The care and treatment of spinal cord injury (SCI) patients has significantly evolved over the last several decades. There has been great interest and promising research conducted over this period resulting in advancement of our understanding of the pathophysiology of SCI on both a biochemical and biomolecular level. Concurrently, there has also been rapid clinical advancements in treating spinal fractures with improvement in the understanding of the biomechanics of injuries, as well as improvements in spinal fixation techniques and devices. In addition, there have been great strides made in the collaborative care and treatment efforts of SCI patients particularly in the fields of radiology, rehabilitation, trauma, and intensive care.

The developments in SCI treatment have led to a decrease in the overall incidence of traumatic injuries, particularly in the younger populations. This is mainly a result of preventative measures and education by the various foundations who focus on the treatment of SCI patients such as CSRS, ASIA, AAOS, CNS, and AANS. In addition, there has been a greater emphasis in society on limiting catastrophic injuries such as through the use of: airbag immobilization in motor vehicles, helmets, and the overall reduction of high-risk activities.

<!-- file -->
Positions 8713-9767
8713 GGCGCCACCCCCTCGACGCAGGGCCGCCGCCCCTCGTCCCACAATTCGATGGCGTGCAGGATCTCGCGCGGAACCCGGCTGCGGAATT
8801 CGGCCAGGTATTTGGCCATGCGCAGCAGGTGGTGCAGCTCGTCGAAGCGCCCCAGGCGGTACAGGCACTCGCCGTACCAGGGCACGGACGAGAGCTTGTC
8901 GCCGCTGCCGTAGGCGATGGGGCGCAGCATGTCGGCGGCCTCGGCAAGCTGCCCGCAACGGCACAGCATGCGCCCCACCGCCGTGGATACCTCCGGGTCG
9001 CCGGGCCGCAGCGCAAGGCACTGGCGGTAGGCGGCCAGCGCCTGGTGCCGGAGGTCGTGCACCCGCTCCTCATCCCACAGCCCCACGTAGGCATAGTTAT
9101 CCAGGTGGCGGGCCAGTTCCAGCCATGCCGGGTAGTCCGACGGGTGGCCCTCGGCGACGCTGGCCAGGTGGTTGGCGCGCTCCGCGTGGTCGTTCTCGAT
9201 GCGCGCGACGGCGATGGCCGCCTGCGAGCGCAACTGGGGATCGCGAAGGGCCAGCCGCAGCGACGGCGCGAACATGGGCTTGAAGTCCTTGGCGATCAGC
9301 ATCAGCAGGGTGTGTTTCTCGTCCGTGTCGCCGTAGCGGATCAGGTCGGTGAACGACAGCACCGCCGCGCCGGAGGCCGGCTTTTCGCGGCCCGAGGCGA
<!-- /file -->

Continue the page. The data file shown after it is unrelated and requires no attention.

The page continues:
To provide some background information on the pathophysiology of a traumatic SCI, it is believed that SCI is multifaceted, with the initial force or compression of the cord resulting in the primary injury. This is then followed by an inflammatory or biochemical response that results in further injury to the cord over the subsequent days to weeks. This is referred to as the secondary injury, and it is this stage of injury that has been the target of intense research. Currently, there exists multiple novel strategies in dealing with this secondary injury component including surgical techniques, medical management, pharmacology, and cell-based therapies which will be discussed below.